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Jamming With Jagger: A Blue Monday With L.A.’s Red Devils
Once upon a time there was a fine little blues band that played a corner bar in Los Angeles on Monday nights. And then they made an album with Mick Jagger of the Rolling Stones that never saw the light of day.
There are probably joints like the King King all over the United States – cozy places for neighborhood elbow-benders that host “Blue Mondays” where local players congregate to play the classic 12-bar repertoire every week. But the King King was a better hangout than most, and the Blue Shadows were a better blues band than most.
In late 1988, the King King – or, per its oriental signage, simply “King King,” minus the article — opened its doors in L.A. at the corner of 6th Street and La Brea Avenue, near the eastern end of what’s known as the Miracle Mile. Its owner Mario Melendez had preserved the gaudy black, red, and gold décor the room featured in its days as a Chinese restaurant. A small stage, bedecked with rampant gilt dragons, was tucked in a corner of the dark club; patrons could check out the music from the rectangular bar in the center of the intimate room or from old Naugahyde booths that lined the opposite wall.
From the first, the club boasted a live music policy most nights of the week, but Mondays proved to be busiest, for they drew some of the best musicians in town. The unit’s original core members were Greg “Smokey” Hormel, the guitarist who had taken over the reins in American music band the Blasters after the sudden death of Hollywood Fats in 1986 (and later became a mainstay of Beck’s group); Blasters drummer Bill “Buster” Bateman; and brothers David Lee and Johnny Ray Bartel, formerly guitarist and bassist, respectively, for the early ‘80s rockabilly unit the Red Devils.
photo by Vince Jordan
Most Mondays, the place was filled with roots-friendly patrons – many of them O.G. habitués of the Hollywood punk scene — who would swing by to check out the frequently rotating cast of guest players. Regular drop-ins included Dave Alvin, Mighty Flyers and Canned Heat guitarist Junior Watson, and former James Harman Band axe man (and future Fabulous Thunderbird) Kid Ramos.
The band’s sound solidified permanently with the addition of harmonica player and vocalist Lester Butler in mid-1989. Pockmarked, cocky, and packing plenty of swaggering attitude, Butler was a pugnacious combination of surfer dude, punk rocker, and blues aficionado who could play the “Mississippi saxophone” with a facility and a fat tone that recalled Chicago icon Little Walter Jacobs. He was also a formidable, soulful vocalist who wailed the blues songbook with scarcely a trace of black affectation.
The group’s last key lineup change occurred in the fall of 1990, when Paul Size, then 20 years old, flew in from Denton, Texas, and auditioned successfully for the Blue Shadows guitar chair. Swiftly nicknamed “the Kid,” the baby-faced Size flashed a gigantic, smeared tone that could only have been produced in the Lone Star State, where powerful guitar players seem to grow on trees.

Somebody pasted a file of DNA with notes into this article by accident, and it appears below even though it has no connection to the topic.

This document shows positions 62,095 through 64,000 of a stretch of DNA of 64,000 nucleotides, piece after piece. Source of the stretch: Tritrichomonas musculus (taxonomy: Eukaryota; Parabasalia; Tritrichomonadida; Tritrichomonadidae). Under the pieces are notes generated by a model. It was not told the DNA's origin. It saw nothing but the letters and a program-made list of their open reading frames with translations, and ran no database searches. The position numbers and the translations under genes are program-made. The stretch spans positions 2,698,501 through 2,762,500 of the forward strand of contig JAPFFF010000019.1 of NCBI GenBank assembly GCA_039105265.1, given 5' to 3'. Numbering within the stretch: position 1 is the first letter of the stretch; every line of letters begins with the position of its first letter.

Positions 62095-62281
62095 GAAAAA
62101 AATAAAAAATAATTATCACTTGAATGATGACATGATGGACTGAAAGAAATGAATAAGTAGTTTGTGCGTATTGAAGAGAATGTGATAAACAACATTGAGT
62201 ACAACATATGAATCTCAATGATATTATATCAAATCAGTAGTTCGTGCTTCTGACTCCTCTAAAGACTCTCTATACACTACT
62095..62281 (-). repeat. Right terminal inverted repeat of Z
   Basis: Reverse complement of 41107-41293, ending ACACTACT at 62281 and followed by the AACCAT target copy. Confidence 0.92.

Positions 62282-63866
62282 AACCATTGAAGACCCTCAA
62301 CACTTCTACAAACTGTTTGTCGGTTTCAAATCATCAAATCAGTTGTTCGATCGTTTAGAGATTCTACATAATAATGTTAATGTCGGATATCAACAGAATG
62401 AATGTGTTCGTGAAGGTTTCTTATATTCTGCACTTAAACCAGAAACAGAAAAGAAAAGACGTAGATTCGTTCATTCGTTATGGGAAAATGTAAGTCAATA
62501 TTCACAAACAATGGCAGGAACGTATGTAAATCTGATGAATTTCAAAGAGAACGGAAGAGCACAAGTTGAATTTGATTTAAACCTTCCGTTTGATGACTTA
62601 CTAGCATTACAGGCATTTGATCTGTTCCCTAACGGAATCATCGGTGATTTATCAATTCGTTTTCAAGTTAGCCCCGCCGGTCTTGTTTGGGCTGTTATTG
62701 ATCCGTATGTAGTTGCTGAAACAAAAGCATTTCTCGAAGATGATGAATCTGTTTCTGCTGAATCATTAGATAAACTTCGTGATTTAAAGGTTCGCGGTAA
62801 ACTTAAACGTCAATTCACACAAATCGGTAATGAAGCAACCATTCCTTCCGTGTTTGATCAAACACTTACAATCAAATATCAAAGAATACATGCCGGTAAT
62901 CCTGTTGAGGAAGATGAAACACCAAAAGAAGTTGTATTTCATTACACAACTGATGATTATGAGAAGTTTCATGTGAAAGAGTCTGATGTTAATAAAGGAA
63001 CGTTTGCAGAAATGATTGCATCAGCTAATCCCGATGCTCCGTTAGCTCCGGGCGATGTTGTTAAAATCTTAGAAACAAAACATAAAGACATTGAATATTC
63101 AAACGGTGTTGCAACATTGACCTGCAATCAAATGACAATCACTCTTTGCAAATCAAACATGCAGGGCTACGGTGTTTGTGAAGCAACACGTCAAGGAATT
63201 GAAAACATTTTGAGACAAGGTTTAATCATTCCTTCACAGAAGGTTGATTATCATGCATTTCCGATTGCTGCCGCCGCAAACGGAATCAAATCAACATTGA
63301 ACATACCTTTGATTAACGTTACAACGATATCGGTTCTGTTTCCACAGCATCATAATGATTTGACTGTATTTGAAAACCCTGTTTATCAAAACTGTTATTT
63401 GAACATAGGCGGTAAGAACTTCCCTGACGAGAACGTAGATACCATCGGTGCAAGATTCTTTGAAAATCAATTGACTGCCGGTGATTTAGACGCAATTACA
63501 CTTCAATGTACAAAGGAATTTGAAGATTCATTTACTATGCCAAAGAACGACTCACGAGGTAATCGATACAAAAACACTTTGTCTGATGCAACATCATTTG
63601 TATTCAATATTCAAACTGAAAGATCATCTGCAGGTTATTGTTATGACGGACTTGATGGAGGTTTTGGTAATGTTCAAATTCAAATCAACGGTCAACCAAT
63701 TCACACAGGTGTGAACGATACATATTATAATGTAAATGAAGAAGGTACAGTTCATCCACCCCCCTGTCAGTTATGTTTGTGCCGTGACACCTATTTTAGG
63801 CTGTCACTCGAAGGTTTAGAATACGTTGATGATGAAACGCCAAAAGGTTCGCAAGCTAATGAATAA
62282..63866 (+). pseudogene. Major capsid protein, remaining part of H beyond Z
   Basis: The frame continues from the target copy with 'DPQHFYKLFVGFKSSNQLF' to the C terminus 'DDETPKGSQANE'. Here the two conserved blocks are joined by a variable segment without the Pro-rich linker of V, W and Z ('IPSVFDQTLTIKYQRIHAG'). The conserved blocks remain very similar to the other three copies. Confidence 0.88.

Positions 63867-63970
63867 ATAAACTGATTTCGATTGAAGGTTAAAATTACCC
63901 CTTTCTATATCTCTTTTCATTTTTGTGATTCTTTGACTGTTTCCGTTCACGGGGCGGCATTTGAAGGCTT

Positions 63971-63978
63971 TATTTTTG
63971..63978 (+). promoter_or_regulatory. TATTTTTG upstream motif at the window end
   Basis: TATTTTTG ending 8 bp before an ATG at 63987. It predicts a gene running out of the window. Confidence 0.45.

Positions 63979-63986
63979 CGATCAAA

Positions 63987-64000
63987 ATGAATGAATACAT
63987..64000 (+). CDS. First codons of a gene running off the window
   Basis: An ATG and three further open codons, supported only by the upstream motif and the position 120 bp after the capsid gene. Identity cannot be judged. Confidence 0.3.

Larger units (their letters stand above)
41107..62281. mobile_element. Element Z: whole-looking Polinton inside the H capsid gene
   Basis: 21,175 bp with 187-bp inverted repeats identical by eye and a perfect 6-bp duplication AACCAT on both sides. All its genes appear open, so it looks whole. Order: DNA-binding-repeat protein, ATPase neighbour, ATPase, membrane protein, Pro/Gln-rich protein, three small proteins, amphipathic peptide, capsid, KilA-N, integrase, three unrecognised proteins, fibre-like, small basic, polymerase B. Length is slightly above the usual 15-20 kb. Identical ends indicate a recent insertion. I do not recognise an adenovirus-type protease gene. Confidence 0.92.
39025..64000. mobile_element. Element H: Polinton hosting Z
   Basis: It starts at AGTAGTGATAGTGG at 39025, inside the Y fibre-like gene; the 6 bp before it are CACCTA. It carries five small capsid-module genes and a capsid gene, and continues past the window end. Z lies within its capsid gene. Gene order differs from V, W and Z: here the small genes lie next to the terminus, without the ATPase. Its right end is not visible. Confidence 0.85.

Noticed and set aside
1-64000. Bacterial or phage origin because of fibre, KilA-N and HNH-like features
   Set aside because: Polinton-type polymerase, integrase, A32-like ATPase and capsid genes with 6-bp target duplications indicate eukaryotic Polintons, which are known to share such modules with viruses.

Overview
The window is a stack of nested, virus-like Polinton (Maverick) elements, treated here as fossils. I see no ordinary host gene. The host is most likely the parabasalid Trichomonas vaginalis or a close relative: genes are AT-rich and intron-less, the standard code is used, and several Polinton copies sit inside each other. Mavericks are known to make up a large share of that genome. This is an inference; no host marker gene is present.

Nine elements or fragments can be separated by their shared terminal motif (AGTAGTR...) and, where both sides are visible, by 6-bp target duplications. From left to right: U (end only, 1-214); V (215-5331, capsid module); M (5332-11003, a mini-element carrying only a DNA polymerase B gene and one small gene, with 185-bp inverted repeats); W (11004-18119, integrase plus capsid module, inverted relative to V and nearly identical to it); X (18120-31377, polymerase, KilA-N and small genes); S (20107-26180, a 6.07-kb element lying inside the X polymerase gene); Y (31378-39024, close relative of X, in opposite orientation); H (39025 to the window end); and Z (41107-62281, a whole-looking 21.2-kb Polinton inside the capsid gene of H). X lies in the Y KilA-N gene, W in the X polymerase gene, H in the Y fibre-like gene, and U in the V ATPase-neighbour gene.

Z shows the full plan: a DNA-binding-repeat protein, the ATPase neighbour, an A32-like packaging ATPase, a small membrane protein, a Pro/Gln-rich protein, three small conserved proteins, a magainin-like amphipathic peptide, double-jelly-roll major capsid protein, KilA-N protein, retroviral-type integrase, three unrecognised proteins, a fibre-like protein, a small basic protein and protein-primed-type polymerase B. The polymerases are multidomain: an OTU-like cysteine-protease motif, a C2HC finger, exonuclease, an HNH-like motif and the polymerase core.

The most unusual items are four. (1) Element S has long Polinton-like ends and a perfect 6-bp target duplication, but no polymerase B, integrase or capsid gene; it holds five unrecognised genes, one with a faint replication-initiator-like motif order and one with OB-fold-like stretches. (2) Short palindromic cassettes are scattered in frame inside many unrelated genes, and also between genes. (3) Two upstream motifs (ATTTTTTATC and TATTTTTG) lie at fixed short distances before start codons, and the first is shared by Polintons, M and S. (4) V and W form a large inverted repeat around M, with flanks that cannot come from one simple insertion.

photo by Vince Jordan
The King King became the place to drink, schmooze, and boogie at the top of the work week, and over time the club began to draw some elite types among the spectators. One early enthusiast was actor and aspiring musician Bruce “Bruno” Willis, the star of TV’s “Moonlighting” and the action hit Die Hard, who would bring his own harps down to the club and sit in with the Shadows. In later years, Willis would often employ the group as entertainment and personal back-up unit at private gigs around the country.
More crucially, producer and label owner Rick Rubin began stopping by. The long-haired, bearded superstar studio maven and head of Def American Records (later American Recordings) had enjoyed considerable success in 1990 with the release of Shake Your Money Maker, the quintuple-platinum debut album by the Black Crowes, an Atlanta quintet that formulated a stormy, defiantly retro mix of the early Rolling Stones and the Small Faces. Rubin may have scented that a more straightforward but aggressively contemporary blues act could pay similar dividends for his label, and he signed the Blue Shadows to Def American.
photo by Vince Jordan
Rubin rightly sensed that the music the band made was best heard in a live context. Thus, in the late summer and fall of 1991, you could walk from the neighboring Pikme Up coffee house up 6th Street, past Le Mobile’s remote truck, and into the King King for a night of public live recording sessions, on which the group was augmented by Blasters pianist Gene Taylor, a frequent King King sit-in.
The fruits of those dates were issued by Def American on July 28, 1992, as King King. By then, Rubin had mandated a change of the band’s name, and they had taken on the handle the Red Devils, after the Bartel brothers’ long-ago rockabilly outfit. No matter what the moniker, it was an impressive set, as hot as the King King was on a tightly packed midsummer night. Comprising no-nonsense, gale-force covers of numbers associated with Muddy Waters, Howlin’ Wolf, Little Walter, Junior Wells, Billy Boy Arnold, and Sonny Boy Williamson plus a handful of originals, it was loud, rugged, and completely authentic stuff.